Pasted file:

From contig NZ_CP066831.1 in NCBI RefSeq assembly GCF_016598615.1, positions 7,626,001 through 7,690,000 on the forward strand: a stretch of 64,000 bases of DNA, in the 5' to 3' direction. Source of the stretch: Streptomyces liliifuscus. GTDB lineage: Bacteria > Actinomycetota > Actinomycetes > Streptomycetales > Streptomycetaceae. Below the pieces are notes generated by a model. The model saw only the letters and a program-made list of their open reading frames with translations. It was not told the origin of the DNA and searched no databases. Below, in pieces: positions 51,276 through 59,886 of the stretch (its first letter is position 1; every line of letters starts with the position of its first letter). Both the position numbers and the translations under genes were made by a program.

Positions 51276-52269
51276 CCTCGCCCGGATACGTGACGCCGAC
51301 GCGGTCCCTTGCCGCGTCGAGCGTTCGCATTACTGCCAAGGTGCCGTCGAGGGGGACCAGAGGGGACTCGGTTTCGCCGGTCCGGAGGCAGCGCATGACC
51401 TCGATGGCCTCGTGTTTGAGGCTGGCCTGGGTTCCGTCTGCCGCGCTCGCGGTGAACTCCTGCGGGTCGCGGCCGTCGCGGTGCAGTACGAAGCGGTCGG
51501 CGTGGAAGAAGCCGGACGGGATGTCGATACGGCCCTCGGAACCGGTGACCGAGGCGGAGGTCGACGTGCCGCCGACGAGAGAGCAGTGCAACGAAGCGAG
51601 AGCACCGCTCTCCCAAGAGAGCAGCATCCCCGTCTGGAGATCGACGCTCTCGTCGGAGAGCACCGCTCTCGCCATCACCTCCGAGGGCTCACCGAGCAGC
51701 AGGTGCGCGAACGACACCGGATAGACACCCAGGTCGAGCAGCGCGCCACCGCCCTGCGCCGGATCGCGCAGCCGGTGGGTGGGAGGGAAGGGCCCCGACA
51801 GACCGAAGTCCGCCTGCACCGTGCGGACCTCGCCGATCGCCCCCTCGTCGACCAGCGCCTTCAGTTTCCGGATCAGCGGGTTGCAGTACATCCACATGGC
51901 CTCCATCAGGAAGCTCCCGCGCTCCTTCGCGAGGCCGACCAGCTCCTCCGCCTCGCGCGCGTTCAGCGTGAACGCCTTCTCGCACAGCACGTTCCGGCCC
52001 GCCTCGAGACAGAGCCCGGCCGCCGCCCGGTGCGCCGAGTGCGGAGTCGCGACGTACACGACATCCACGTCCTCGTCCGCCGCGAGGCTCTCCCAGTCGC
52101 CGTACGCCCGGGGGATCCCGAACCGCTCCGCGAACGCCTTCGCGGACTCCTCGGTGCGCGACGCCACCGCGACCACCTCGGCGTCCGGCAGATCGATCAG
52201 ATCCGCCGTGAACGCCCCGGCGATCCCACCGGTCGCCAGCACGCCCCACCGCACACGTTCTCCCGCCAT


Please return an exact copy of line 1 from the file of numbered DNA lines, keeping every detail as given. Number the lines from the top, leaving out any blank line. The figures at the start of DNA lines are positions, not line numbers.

From contig NZ_CP066831.1 in NCBI RefSeq assembly GCF_016598615.1, positions 7,626,001 through 7,690,000 on the forward strand: a stretch of 64,000 bases of DNA, in the 5' to 3' direction. Source of the stretch: Streptomyces liliifuscus. GTDB lineage: Bacteria > Actinomycetota > Actinomycetes > Streptomycetales > Streptomycetaceae. Below the pieces are notes generated by a model. The model saw only the letters and a program-made list of their open reading frames with translations. It was not told the origin of the DNA and searched no databases. Below, in pieces: positions 51,276 through 59,886 of the stretch (its first letter is position 1; every line of letters starts with the position of its first letter). Both the position numbers and the translations under genes were made by a program.